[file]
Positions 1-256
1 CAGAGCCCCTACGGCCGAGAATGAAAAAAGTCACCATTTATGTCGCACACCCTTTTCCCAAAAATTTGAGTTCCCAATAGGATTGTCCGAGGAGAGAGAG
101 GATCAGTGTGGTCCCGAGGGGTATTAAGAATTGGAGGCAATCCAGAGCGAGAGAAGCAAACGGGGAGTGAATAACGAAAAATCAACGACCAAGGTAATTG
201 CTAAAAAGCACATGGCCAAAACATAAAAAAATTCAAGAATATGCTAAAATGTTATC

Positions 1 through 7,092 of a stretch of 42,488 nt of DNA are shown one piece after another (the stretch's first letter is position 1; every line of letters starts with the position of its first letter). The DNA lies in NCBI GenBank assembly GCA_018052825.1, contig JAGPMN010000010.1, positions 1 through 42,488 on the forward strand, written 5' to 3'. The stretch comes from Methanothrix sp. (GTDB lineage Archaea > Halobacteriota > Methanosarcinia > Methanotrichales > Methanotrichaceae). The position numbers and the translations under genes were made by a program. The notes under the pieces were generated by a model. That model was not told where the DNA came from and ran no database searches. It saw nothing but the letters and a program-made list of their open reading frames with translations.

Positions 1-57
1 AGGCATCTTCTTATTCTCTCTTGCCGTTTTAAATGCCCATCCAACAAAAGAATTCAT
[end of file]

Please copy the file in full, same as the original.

Positions 1-256
1 CAGAGCCCCTACGGCCGAGAATGAAAAAAGTCACCATTTATGTCGCACACCCTTTTCCCAAAAATTTGAGTTCCCAATAGGATTGTCCGAGGAGAGAGAG
101 GATCAGTGTGGTCCCGAGGGGTATTAAGAATTGGAGGCAATCCAGAGCGAGAGAAGCAAACGGGGAGTGAATAACGAAAAATCAACGACCAAGGTAATTG
201 CTAAAAAGCACATGGCCAAAACATAAAAAAATTCAAGAATATGCTAAAATGTTATC

Positions 1 through 7,092 of a stretch of 42,488 nt of DNA are shown one piece after another (the stretch's first letter is position 1; every line of letters starts with the position of its first letter). The DNA lies in NCBI GenBank assembly GCA_018052825.1, contig JAGPMN010000010.1, positions 1 through 42,488 on the forward strand, written 5' to 3'. The stretch comes from Methanothrix sp. (GTDB lineage Archaea > Halobacteriota > Methanosarcinia > Methanotrichales > Methanotrichaceae). The position numbers and the translations under genes were made by a program. The notes under the pieces were generated by a model. That model was not told where the DNA came from and ran no database searches. It saw nothing but the letters and a program-made list of their open reading frames with translations.

Positions 1-57
1 AGGCATCTTCTTATTCTCTCTTGCCGTTTTAAATGCCCATCCAACAAAAGAATTCAT